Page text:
Submission to each other. The Bible says, “Submitting yourselves one to another in the fear of God” (Ephesians 5:21). This submission is a readiness to concede and to cooperate. Sometimes it will mean the surrendering of our own preferences and the esteeming of others better than ourselves. It means putting our own interests aside in order to serve others. It means bearing one another’s burdens, exhorting one another, comforting one another, edifying one another; for we are members the one of the other.
RESULTS OF UNITY
What are the results and the effects of this unity of the Spirit? No one can say it better than the Psalmist David: “Behold, how good and how pleasant it is for brethren to dwell together in unity! It is like the precious ointment upon the head, that ran down upon the beard, even Aaron’s beard: that went down to the skirts of his garments; as the dew of Hermon, and as the dew that descended upon the mountains of Zion: for there the Lord commanded the blessing, even life for evermore” (Psalm 133:1-3). He exclaimed, “How good and how pleasant.” The word which is used here for pleasant is used also in the Hebrew for a harmony of music, as when all the strings of an instrument blend together in one harmonious strain. It is also used for the pleasantness of a cornfield-a field clothed with corn, which provides the staff of life. The same word is also used for the sweetness of honey. No wonder the poet exclaims, “How good and how pleasant it is for brethren to dwell together in unity.” He compares this unity to the precious ointment that was used in the anointing of the high priest. Unity is attractive, like the fragrant ointment which filled the house of God with a pristine freshness.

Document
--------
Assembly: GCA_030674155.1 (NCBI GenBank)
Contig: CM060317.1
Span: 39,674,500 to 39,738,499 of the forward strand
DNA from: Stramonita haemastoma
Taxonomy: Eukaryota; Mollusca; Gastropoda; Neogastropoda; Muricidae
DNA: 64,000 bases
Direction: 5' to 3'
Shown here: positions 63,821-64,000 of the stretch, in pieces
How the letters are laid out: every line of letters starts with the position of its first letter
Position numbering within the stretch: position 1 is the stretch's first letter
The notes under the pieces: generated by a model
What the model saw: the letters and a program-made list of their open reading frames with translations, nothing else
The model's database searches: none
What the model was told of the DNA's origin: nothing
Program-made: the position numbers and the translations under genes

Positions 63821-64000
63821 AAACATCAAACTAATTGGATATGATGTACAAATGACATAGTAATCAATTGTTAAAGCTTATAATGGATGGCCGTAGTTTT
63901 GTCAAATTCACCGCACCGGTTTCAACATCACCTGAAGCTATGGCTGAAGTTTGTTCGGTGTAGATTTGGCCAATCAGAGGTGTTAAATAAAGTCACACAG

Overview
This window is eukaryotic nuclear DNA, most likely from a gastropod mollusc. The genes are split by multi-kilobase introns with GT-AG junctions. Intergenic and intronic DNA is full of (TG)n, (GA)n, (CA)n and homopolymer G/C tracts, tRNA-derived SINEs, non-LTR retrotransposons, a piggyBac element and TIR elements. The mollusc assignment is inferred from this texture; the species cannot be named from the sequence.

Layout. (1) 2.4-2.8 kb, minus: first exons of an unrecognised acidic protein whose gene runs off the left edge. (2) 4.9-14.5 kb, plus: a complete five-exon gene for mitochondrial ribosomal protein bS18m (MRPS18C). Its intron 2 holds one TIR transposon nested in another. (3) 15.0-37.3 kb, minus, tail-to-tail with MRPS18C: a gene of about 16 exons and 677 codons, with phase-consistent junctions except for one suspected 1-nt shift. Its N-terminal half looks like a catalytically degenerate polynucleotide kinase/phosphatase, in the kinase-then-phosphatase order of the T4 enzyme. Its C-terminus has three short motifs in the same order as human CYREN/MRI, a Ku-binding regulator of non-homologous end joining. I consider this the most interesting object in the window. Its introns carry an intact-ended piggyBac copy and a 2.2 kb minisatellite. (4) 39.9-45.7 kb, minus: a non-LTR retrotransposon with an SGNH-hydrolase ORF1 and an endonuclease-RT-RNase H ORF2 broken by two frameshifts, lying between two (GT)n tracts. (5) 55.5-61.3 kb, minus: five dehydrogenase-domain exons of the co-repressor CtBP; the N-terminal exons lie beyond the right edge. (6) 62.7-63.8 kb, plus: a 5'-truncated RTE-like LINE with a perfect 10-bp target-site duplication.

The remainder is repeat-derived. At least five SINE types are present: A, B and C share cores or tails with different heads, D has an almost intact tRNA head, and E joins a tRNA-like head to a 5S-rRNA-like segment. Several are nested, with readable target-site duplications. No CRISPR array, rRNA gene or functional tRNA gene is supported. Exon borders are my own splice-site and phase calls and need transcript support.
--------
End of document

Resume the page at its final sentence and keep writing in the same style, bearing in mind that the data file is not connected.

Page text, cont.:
While division repels and no one wants to attend a church that is filled with discord, unity is magnetic and draws men to its presence. The anointing oil had a soothing, healing effect. Spiritual unity has a healing effect in the body of Christ. Hurts are healed, wounds are bound up, and souls are blended together. 0 for a drenching of Pentecostal oil!